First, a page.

Ancient City Gates, Xian, ChinaThis is a look at a trip from the past, China in 1995, when we visited Shanghai, Beijing, and Xian. Although many things have changed in China since then, the terracotta soldiers in Xian remain one of China’s most memorable sights. Here is my diary account of our visit in the summer of 1995, beginning with our flight to Xian from Beijing.
I had a window seat on the plane. It was a clear day. We crossed a low mountain range and then flew over a broad plain of brown fields. When we emerged from the airport in Xian, it was like walking into an oven– 100 degrees Fahrenheit and no humidity. The airport is an hour’s drive from the city. We passed endless flat fields punctuated by grave markers of ancient emperors.
Our hotel, the Jinjiang, was next to the zoo on the northeast side of the city. For supper we ate at a Chinese restaurant in the hotel where a woman was playing a zither-like instrument. In the morning, we had a Western style breakfast. The dining room was filled with a busload of Swedish folk dancers on tour.
Terracotta Soldiers, Xian, China from the Qin Dynasty, 3rd Century BCWe left at 8:30 for the terracotta warriors–located about 30 km outside the city. They had been discovered in 1974 by farmers digging a well. The weather was overcast and somewhat cooler than the day before. Because of construction on the main road, we drove along a bumpy narrow road through pomegranate groves and got to the museum by the back way. At the site (flanked by numerous souvenir stands) there were three main buildings–#1 with the vast army; #2 where archeologists were currently digging (not included on our tour); and #3 which showed a partially excavated site. Although photos are strictly forbidden, one could pay 150 yuan (about 20 dollars) to be photographed in front of the soldiers so we did one group photo that was delivered to our hotel that night. One can also purchase photos. Our last stop was a museum of weapons (still razor sharp because of their advanced knowledge of metallurgy) and miniature 3-D displays of how the terracotta figures were made.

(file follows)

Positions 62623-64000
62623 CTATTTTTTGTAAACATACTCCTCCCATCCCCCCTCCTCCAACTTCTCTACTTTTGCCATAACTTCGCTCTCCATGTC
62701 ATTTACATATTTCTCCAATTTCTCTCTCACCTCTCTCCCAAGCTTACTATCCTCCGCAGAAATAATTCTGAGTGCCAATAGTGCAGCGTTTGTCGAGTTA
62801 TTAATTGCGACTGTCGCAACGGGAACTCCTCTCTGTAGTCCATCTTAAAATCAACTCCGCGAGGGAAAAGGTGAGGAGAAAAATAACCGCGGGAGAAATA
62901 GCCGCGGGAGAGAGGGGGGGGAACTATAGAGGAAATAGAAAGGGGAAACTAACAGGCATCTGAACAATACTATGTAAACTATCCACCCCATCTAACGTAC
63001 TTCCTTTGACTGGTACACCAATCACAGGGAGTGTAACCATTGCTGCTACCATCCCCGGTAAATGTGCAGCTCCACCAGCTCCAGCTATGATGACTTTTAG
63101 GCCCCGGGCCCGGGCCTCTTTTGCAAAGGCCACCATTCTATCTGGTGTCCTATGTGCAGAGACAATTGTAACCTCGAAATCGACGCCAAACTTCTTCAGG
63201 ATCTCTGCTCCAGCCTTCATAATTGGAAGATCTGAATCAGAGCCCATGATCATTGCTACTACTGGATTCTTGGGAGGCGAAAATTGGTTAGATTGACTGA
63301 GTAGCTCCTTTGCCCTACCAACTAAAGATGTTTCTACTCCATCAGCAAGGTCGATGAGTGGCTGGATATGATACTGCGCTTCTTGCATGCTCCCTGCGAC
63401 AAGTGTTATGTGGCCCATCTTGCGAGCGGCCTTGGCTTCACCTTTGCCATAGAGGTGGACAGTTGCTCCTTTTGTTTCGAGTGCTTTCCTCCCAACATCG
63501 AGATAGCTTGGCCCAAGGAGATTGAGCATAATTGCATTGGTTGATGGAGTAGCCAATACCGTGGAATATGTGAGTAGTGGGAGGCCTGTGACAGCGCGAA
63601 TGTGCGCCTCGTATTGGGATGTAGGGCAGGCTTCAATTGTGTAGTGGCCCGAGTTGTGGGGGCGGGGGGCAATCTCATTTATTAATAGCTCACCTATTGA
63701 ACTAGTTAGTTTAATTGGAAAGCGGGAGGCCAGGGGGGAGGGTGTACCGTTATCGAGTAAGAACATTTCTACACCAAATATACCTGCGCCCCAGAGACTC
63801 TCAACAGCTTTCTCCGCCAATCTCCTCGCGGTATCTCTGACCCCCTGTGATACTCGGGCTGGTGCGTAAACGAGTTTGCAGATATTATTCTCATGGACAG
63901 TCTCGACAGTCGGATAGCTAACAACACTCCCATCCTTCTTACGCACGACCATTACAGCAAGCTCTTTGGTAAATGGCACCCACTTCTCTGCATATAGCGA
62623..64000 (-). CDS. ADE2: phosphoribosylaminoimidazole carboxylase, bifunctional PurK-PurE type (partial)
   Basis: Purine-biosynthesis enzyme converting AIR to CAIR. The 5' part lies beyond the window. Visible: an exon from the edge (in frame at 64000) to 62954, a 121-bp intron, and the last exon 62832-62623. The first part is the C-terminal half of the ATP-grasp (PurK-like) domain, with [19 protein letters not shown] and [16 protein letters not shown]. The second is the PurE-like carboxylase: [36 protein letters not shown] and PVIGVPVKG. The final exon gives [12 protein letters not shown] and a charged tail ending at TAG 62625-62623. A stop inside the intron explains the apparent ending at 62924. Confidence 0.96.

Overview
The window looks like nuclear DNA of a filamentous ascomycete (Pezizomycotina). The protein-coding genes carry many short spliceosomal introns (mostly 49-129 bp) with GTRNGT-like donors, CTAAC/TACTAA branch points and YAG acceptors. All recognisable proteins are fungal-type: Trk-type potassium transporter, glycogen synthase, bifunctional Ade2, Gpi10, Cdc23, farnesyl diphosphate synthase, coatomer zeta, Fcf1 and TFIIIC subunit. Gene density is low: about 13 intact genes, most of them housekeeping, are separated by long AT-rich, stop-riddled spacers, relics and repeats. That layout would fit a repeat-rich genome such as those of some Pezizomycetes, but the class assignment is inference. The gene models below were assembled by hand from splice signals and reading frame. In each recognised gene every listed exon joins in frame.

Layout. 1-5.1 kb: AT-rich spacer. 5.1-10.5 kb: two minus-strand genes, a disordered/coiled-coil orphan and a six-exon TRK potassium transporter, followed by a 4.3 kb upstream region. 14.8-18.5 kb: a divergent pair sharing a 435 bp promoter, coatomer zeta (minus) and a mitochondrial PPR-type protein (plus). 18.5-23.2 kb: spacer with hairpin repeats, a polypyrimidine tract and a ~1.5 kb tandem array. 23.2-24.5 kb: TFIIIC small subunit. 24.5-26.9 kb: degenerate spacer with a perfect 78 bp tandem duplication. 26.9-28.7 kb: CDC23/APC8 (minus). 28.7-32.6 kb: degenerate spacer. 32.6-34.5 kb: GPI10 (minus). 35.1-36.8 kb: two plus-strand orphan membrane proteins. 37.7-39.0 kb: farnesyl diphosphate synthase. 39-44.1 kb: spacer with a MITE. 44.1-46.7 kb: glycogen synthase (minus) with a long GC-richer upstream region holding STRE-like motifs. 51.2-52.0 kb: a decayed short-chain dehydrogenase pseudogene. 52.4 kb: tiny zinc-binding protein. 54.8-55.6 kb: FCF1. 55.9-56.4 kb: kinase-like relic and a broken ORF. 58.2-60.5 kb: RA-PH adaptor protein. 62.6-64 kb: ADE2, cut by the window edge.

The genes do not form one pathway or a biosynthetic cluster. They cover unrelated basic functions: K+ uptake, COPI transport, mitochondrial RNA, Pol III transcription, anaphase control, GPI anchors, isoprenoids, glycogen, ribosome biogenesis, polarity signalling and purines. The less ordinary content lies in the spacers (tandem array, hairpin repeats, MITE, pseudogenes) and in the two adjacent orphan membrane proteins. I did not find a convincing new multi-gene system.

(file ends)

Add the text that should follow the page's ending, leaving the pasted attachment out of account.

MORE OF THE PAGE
Museum model showing how terracotta figures were paintedAfter lunch we drove to the Banpo museum to see the excavation of a Neolithic village 5000 years old. While we were at the museum it started to rain (although only for 10-15 minutes), cooling the air somewhat. The whole region was suffering from drought. Most fields around Xian were bare and one quarter of the city was virtually without water. Our guide was staying in the hotel because he had no water at home in which to bathe.
Weaving Silk Rugs, Xian, ChinaWe then went to a jade “factory” cum souvenir shop where we watched women making silk rugs. After that we proceeded to the Provincial Museum, a huge modern structure filled with sculptures, ceramics, and other historical items. The following morning we visited the old city gate and wall, where we climbed to the top for the view. Buildings on top of the gate had been used to house the garrison guarding the entrance to the city. (The city walls date from the time Xian was the capital city of China, between the sixth to tenth centuries AD.) To enter the city one had to go through one gate to an inner courtyard and then another gate to the city. If an enemy came through the first door, the gate could be closed and soldiers could shoot down on them from the walls above. The watch towers along the wall were set to be an arrow’s shot distance apart. A moat also surrounded the city.
Wild Goose Pagoda, Xian, ChinaWe then went to the Wild Goose pagoda, another Buddhist temple, and after that to a lacquer factory. We then had lunch and headed for the airport. We had had a full two days in the ancient capital.
Note: Since our visit to Xian in 1995 we’ve seen two excellent traveling exhibitions of the Terracotta soldiers at the Bowers Museum in Santa Ana, California. I’d love to go back to China someday and see them again in their original home.